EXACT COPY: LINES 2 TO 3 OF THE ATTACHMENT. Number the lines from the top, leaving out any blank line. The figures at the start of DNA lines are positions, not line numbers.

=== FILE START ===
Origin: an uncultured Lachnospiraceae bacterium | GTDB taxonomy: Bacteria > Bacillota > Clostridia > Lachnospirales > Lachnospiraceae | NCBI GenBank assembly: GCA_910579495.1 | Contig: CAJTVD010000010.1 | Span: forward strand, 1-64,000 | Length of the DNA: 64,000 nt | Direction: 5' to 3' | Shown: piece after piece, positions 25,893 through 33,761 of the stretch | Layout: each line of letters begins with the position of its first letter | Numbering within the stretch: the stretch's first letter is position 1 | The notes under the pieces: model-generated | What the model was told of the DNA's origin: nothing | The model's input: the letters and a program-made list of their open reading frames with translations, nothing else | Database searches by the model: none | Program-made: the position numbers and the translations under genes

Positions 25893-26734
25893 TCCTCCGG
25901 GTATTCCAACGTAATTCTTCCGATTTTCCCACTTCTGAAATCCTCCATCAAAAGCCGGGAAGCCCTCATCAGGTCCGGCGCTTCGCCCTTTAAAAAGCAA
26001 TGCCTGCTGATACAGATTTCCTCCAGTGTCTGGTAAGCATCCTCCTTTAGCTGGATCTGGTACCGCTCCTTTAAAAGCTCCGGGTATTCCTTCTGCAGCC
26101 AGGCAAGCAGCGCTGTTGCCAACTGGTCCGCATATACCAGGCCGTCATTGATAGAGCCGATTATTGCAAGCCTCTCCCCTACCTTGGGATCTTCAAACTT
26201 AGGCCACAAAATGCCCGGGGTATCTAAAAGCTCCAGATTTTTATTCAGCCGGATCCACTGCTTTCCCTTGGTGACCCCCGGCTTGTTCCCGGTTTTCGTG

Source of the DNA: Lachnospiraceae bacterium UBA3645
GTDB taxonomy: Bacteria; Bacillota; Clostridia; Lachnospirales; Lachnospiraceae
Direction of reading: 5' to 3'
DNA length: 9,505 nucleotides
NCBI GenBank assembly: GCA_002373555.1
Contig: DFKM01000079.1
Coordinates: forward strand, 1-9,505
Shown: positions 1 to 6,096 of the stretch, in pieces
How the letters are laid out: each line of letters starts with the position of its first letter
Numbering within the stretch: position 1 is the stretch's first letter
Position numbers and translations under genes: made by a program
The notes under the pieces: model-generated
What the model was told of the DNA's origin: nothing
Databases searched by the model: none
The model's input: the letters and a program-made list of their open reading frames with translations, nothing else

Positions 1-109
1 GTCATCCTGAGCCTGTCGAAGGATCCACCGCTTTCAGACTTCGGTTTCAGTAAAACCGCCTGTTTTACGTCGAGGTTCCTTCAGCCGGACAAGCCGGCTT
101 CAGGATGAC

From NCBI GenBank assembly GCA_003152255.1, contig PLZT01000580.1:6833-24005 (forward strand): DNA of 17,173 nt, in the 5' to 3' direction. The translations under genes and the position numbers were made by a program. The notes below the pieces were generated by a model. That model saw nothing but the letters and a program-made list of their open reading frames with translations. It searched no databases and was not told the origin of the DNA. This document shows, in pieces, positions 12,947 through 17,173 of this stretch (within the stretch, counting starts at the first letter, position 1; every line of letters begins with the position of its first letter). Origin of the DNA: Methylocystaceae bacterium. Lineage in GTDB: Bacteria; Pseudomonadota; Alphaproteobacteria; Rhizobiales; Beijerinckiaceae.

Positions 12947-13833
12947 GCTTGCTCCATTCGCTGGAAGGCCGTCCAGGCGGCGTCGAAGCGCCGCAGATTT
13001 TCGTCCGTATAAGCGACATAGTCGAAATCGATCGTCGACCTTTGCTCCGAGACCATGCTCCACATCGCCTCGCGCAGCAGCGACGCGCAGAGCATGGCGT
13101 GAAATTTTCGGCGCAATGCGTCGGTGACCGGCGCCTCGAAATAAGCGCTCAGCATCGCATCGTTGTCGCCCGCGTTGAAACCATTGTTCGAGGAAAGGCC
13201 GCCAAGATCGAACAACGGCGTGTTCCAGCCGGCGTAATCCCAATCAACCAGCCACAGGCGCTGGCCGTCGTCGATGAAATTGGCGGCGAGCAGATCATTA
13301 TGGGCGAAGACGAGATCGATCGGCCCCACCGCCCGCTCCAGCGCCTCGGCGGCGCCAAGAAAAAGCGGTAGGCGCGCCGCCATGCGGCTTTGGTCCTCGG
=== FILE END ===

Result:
Positions 25893-26734
25893 TCCTCCGG